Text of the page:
"Humor cuts oppressors down to size, takes their sting away, renders them powerless to destroy us. Don't give in to what diminishes you. . . . Learn to laugh at it and reduce its power over you," Joan Chittister has written. That spirit is at the heart of this Italian comedy that won the Grand Jury Prize at the 1998 Cannes Film Festival and three Academy Awards, including Best Foreign Language Film. Director Roberto Benigni shows how humor is a rich spiritual resource that enables us to cope with the unexpected and to smile through the unbearable.

Guido (Roberto Benigni) falls in love with Dora (Nicoletta Braschi) the moment he meets her in a small Italian town in 1939. Through a series of clever escapades he wins the heart of this upper-class school teacher he calls "princess." They marry and have a son (Giorgio Cantarini). Opening a small bookstore, Guido ignores the rising tide of anti-Jewish sentiment in town. Then one day, he and the boy are put on trains with the other Jews and sent to a concentration camp.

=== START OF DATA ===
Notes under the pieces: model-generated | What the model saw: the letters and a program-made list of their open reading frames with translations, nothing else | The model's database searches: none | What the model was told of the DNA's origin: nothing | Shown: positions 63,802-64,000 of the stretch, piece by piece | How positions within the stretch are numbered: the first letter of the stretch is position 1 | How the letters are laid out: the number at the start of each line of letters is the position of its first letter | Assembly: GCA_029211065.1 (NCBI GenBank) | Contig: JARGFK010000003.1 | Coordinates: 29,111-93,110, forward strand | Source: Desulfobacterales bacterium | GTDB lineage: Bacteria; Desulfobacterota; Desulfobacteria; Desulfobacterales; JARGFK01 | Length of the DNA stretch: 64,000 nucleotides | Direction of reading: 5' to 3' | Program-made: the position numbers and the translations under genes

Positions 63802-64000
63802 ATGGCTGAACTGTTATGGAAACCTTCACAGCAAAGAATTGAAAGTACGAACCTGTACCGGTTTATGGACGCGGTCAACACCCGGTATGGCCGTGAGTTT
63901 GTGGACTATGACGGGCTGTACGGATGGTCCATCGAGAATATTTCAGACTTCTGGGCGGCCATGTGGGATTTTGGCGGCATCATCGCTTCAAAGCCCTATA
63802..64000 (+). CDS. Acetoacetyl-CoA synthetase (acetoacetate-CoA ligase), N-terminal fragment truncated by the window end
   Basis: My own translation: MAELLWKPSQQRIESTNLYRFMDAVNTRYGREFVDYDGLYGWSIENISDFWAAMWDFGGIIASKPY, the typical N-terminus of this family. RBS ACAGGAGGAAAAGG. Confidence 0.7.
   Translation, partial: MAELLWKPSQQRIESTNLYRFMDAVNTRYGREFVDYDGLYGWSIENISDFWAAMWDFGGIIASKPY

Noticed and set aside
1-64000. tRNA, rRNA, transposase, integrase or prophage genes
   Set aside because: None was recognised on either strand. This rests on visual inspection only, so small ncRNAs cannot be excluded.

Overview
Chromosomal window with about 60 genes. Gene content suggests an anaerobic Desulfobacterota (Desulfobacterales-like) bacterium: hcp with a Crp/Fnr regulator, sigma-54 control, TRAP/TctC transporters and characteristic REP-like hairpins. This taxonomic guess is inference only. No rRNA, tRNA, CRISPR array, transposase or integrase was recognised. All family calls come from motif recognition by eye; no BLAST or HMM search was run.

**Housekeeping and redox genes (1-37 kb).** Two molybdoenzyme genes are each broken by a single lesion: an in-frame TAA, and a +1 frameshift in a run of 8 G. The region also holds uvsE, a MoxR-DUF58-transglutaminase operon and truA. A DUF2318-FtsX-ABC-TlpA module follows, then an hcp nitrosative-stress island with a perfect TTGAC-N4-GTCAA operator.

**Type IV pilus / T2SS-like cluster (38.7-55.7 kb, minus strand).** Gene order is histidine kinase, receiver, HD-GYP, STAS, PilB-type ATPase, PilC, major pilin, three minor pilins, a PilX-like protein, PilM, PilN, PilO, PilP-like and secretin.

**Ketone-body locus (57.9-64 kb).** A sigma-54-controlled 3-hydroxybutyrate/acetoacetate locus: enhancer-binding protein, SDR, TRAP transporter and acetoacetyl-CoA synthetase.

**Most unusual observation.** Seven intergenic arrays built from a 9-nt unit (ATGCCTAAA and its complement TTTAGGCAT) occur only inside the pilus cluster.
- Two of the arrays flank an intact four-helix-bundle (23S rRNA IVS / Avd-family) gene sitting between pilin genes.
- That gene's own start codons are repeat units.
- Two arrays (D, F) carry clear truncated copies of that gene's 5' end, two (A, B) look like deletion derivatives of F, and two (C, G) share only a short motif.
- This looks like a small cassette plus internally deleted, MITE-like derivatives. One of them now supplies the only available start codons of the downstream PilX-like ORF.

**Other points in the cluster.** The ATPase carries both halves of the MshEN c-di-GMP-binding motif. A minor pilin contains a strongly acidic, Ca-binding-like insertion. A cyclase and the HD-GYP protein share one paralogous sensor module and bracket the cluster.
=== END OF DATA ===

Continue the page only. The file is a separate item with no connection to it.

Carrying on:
The rest of the film deals with Guido's daring creation of an elaborate game in order to keep his son's from comprehending the harsh reality of suffering and death going on around them. Life Is Beautiful shows how laughter can set the spirit free even in the most dire circumstances. The film also makes it clear that Guido is willing to do anything to keep his son from harm's way.